How Our Pursuit Of “More” Is Making Everything Less Enjoyable

Yesterday, at a small family gathering, there was a family member who had been to Doha, Qatar a few months back. He began by saying that he had a good time there, shared a few things he did, and even suggested a few places. He said he would consider going there again.

He then began telling us of the many things he had seen and done there. The things he said and the way he said them quashed all my desires to visit Doha — if there were such desires. The place seemed dull and boring!

As I look at the images of the places he mentioned, and of other places there, I wouldn’t mind visiting there, someday. It looks fun. While most tourist images exaggerate a lot, I wouldn’t mind the unexaggerated part either. I wouldn’t mind sands and scorching suns for a few days. If anything, they would remind me of the importance of cool breeze and cold water, which are abundant where I live.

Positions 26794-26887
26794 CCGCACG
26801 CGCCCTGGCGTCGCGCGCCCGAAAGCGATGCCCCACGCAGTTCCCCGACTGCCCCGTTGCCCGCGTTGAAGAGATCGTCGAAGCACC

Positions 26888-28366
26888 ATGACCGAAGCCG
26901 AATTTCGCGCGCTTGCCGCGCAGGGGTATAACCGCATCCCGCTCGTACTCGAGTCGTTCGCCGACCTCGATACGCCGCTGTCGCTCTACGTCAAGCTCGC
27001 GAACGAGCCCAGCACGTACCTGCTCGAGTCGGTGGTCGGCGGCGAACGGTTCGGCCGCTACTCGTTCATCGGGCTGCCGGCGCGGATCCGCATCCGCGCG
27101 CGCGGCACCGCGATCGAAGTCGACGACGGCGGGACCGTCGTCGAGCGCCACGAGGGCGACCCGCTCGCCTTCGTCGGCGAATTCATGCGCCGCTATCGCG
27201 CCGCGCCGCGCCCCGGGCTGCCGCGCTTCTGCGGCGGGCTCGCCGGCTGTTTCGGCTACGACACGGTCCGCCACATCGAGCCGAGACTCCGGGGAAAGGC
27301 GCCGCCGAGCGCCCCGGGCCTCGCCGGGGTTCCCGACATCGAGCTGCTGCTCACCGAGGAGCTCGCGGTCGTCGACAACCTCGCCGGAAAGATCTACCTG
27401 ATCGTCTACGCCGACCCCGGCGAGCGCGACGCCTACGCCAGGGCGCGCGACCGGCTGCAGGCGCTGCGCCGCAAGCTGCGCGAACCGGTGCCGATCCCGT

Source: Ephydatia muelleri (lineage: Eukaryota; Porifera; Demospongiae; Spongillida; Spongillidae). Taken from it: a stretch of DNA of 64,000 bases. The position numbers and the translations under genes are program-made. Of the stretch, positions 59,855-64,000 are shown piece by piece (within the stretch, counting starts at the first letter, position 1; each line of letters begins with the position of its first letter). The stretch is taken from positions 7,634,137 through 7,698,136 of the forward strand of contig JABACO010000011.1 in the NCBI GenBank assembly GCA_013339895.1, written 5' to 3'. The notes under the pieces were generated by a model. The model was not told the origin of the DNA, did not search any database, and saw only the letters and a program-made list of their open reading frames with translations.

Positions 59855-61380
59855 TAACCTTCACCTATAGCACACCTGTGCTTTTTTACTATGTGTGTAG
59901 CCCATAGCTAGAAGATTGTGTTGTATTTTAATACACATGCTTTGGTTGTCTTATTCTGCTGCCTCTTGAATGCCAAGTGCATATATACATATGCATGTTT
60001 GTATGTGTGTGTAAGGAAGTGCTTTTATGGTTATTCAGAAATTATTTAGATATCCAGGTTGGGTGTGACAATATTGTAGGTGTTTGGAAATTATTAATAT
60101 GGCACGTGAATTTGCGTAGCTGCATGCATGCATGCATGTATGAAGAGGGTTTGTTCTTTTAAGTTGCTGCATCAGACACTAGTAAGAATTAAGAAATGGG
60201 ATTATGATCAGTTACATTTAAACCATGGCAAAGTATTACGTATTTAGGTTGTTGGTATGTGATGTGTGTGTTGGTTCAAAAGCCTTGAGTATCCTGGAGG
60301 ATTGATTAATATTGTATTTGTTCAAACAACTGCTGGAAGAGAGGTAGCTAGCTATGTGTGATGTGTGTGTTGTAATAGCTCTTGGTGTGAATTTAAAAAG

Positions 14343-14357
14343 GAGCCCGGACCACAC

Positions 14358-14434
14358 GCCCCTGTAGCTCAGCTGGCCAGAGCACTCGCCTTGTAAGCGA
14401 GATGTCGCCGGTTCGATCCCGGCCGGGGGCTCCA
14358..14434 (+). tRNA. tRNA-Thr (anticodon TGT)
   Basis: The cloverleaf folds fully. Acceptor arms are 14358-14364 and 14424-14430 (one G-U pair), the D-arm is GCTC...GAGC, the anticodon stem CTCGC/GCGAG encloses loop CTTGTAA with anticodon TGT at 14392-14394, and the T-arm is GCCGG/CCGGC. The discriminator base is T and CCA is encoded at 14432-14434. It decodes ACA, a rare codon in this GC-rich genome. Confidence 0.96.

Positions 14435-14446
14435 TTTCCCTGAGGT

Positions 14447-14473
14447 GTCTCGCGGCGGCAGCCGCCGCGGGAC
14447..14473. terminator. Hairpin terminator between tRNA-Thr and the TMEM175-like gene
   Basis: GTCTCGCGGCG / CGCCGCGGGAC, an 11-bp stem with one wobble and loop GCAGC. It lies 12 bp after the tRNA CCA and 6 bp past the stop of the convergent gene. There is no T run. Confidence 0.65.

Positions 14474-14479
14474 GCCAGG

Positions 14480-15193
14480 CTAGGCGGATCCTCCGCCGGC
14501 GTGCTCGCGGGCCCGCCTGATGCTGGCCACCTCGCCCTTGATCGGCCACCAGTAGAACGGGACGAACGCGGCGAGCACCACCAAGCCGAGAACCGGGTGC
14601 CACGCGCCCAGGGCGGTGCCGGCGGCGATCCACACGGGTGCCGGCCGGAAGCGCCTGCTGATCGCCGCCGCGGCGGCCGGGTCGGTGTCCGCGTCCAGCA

But the place sounded so dull and unvisitable based on the way he described it. And it’s not that he said he didn’t enjoy it.

He either had no eyes to see beauty or no mouth to describe it.

Reflecting back on the conversation, his enjoyment seemed to come more from the things he could do there rather than the things he could see and feel.

My claim is that good writers, poets, and artists have both eyes to see beauty and mouth to describe it! People involved in more practical professions may also possess both, but they are usually more concerned with the use of tangible things.

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